Tuesday, October 04, 2011

Supervising ProRail

Despite the concerns of my committee, it turns out that my dissertation is of immediate practical relevance. Behold my proposition 5:
Neither liberalisation nor privatisation requires the use of private law instruments such as contracts and standard company types, such as standard-form public limited com-panies. Carefully designed public law instruments such as concessions and statutory companies should generally be preferred.
This was my very understated way of asking why it is necessary to turn infrastructure managers like ProRail in the Netherlands or Network Rail in the UK into private law companies if there is no intention of freely floating their shares. Based on my research into the New Institutional Economics, I could see no way that a company unrestrained by either market or hierarchy would not run amok. Since these INFRACOs clearly do not compete against each other or against potential entrants, they need to be restrained by hierarchy, i.e. by the government. The best way to do that is to create a public law company, where the government can be given whatever control rights it needs to get the job done. The fact that ProRail's Articles of Incorporation give the government some unusual rights as well is not enough. That, in a nutshell, is what I would have said had I been called upon to defend this proposition. But I wasn't.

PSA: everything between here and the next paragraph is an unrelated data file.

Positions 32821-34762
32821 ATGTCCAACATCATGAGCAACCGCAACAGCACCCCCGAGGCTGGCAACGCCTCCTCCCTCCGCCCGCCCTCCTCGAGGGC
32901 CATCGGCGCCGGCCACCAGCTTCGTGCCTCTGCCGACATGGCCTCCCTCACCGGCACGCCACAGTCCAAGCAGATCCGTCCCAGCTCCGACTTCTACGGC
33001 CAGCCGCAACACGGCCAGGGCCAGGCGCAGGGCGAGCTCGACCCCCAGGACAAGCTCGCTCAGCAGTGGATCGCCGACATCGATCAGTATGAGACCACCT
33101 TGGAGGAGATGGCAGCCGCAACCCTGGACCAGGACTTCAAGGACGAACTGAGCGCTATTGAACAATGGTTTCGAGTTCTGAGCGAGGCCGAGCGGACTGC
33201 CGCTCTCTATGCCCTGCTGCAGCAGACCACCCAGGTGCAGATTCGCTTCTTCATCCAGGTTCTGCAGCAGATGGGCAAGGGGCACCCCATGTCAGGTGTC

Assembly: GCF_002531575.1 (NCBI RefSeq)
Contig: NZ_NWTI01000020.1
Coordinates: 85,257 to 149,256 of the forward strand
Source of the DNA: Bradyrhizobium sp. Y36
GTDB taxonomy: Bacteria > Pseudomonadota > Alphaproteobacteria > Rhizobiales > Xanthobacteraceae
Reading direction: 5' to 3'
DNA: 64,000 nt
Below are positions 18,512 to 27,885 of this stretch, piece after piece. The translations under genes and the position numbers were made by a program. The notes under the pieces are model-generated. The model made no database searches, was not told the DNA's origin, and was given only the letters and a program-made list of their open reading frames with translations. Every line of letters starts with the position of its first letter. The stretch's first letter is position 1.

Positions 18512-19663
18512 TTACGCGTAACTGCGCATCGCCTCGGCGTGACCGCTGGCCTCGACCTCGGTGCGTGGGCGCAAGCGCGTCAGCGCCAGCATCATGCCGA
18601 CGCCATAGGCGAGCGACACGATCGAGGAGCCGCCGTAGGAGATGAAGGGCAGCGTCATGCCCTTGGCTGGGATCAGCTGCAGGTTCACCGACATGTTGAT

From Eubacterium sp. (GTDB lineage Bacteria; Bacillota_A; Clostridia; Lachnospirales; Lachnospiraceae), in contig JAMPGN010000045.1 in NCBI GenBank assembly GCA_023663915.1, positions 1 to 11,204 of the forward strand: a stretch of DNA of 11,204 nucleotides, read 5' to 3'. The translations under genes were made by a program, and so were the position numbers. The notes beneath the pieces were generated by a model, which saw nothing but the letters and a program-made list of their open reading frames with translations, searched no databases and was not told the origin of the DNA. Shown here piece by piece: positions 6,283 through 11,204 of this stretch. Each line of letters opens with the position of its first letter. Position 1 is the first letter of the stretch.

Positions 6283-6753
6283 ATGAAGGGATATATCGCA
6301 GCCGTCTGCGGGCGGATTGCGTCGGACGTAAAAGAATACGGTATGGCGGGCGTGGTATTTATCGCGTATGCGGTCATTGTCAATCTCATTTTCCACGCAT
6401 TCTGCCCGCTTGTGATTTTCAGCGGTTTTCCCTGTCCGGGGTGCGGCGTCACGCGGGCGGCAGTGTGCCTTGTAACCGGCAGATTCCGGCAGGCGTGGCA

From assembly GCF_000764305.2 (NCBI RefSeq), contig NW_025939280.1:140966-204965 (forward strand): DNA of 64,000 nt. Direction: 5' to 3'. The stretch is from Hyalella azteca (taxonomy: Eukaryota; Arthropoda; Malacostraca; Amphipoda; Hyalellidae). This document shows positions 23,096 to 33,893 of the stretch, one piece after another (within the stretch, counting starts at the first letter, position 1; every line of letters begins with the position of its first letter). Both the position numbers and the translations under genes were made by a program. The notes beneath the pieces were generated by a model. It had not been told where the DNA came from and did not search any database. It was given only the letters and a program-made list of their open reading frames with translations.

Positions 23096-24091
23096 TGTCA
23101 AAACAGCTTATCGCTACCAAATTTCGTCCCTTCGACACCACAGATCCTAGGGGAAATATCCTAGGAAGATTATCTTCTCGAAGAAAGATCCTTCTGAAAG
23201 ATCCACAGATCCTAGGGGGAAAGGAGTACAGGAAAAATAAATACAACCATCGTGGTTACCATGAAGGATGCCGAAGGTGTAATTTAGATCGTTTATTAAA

Now, not even a month later, the Dutch Court of Auditors has published a report that is beyond damning for the Minister for Infrastructure and her ministry. Essentially, she has no institutional capacity and no interest to supervise what ProRail does with its budget of € 2 billion per year; the Ministry has exactly 2,5 fte to look after the spending of all that money. Specifically, the problem is that ProRail seems to decide all on its own - or at least without asking the Minister - whether the entire budget for a given year should be spent or whether it would be better to save some of it for another year, which explains why things like network-wide ERTMS are still a distant dream.

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